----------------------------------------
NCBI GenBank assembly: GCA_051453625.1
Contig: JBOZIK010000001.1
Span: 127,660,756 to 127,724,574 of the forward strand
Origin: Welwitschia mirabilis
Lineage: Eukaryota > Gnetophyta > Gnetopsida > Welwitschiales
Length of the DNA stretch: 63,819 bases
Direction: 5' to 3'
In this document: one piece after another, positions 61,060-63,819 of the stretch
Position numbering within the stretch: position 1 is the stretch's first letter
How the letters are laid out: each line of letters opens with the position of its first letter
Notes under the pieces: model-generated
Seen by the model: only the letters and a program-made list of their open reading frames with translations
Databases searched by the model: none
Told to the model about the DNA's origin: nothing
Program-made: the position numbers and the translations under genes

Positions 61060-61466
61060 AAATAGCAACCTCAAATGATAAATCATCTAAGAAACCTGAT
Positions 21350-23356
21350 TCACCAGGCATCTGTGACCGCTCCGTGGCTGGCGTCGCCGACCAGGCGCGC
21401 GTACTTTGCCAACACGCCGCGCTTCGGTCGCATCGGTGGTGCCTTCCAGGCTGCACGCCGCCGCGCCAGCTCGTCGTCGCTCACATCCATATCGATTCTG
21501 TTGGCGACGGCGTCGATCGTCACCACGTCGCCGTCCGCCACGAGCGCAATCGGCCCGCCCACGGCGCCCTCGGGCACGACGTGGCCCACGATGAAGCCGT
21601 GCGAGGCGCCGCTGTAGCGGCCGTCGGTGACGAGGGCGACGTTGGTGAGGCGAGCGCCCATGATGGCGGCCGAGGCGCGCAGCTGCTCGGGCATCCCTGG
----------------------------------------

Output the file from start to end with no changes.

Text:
NCBI GenBank assembly: GCA_051453625.1
Contig: JBOZIK010000001.1
Span: 127,660,756 to 127,724,574 of the forward strand
Origin: Welwitschia mirabilis
Lineage: Eukaryota > Gnetophyta > Gnetopsida > Welwitschiales
Length of the DNA stretch: 63,819 bases
Direction: 5' to 3'
In this document: one piece after another, positions 61,060-63,819 of the stretch
Position numbering within the stretch: position 1 is the stretch's first letter
How the letters are laid out: each line of letters opens with the position of its first letter
Notes under the pieces: model-generated
Seen by the model: only the letters and a program-made list of their open reading frames with translations
Databases searched by the model: none
Told to the model about the DNA's origin: nothing
Program-made: the position numbers and the translations under genes

Positions 61060-61466
61060 AAATAGCAACCTCAAATGATAAATCATCTAAGAAACCTGAT
Positions 21350-23356
21350 TCACCAGGCATCTGTGACCGCTCCGTGGCTGGCGTCGCCGACCAGGCGCGC
21401 GTACTTTGCCAACACGCCGCGCTTCGGTCGCATCGGTGGTGCCTTCCAGGCTGCACGCCGCCGCGCCAGCTCGTCGTCGCTCACATCCATATCGATTCTG
21501 TTGGCGACGGCGTCGATCGTCACCACGTCGCCGTCCGCCACGAGCGCAATCGGCCCGCCCACGGCGCCCTCGGGCACGACGTGGCCCACGATGAAGCCGT
21601 GCGAGGCGCCGCTGTAGCGGCCGTCGGTGACGAGGGCGACGTTGGTGAGGCGAGCGCCCATGATGGCGGCCGAGGCGCGCAGCTGCTCGGGCATCCCTGG